Monday, April 30, 2012


contributed by Shawn

This year I have a lot of wedding knitting to do.  Each summer for the last couple of years I've had one wedding amongst my friends and I've picked out an afghan project to be the gift that I give.  A couple of weeks ago I got this years' invitations. Yep, plural, as in the same day two invitations arrived for two separate weddings. (Fortunately, the weddings are not scheduled for the same day even though the invites arrived on the same day... whew!) So with 2 wedding gifts to knit, let the pattern choosing begin!

I like to choose the patterns first and then pick out the yarn. I think it's easier to do in that order even though I know I will need to use something machine-washable for both of these gifts.  In the past I've used Berroco Comfort yarn and I really like knitting with it so I started my pattern search in the Berroco Comfort Knitting & Crochet Afghans book.

When this book came out I started a list of the afghans in it I wanted to try.  I've already done a couple of them and I just couldn't decide on the style for the next one.  Barb has been teaching a lot of crochet students recently and this inspired Emily's suggestion to me to look more closely at the crochet patterns in the book.  I know how to crochet but I am much more likely to pick up a knitting project as I have much more knowledge and experience with knitting than I do with crochet techniques.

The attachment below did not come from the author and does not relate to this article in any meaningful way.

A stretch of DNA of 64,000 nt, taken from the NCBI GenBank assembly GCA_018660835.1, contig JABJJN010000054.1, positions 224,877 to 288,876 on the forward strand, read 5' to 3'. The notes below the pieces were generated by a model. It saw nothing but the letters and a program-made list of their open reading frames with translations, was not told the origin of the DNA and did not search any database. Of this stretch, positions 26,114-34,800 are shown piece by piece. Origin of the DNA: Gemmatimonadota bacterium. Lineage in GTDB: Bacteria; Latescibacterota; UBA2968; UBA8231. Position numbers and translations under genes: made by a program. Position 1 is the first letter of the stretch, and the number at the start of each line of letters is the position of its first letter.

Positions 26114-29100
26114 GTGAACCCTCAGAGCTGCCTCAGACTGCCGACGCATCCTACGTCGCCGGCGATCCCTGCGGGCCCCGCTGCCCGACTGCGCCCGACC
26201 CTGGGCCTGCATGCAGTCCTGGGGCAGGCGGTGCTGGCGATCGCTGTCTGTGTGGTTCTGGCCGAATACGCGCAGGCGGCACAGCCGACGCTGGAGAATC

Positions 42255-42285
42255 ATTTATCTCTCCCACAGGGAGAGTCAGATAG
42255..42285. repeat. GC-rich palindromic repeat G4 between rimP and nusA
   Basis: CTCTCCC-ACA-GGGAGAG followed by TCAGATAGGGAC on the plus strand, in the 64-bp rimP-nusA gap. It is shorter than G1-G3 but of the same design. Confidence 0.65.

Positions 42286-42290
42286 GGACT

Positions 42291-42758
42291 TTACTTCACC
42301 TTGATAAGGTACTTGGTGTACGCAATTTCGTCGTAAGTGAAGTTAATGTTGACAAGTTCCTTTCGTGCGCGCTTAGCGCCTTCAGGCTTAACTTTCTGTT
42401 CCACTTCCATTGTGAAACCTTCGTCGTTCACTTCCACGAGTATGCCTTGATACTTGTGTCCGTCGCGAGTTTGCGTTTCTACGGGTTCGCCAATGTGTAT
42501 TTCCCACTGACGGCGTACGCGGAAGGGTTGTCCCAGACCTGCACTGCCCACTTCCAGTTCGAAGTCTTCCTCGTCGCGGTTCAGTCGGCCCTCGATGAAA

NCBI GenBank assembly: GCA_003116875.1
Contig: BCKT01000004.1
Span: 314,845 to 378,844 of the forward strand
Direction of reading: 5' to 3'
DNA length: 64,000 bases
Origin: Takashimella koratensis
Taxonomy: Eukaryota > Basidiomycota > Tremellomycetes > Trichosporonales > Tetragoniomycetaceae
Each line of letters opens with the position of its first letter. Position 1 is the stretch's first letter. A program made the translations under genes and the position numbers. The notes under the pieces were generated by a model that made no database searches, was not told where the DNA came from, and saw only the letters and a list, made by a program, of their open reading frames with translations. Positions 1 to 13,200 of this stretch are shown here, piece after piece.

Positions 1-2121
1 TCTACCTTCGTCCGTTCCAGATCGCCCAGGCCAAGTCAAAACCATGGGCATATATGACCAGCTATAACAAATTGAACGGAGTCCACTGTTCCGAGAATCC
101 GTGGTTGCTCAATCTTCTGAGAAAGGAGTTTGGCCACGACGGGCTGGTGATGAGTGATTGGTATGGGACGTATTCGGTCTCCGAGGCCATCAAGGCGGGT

So until now I haven't really considered the crochet patterns in the book. Several of them have been quite popular with our customers and when I took a closer look I really liked the colors and the striping diamond pattern in the Greenway pattern. Better yet, the stitches used in this afghan are basic ones and I knew this would be something that I could attempt myself with maybe a bit of help from Barb along the way. 

I picked out colors and I really like how it is coming together! I'm using Berroco Comfort in the following colors: Navy Blue (9763), Rabe (9754), Olive (9781), Sprig (9721), and Barley (9703).

Saturday, April 21, 2012

Reverse Shaping

I can't tell you how many times we've had customers come in to the shop for help on the second front of a cardigan, or on the second side of a v-neck pullover, when their instructions have told them what to do for the fist front (or side) and then told them to simply "reverse the shaping" to complete the second side. It's very common for a pattern designer to include this in the instructions. Not only does it save precious paper space on the printed pattern, but once you've done this "reverse shaping" several times, it really isn't difficult, so I think they assume we all know how to do it.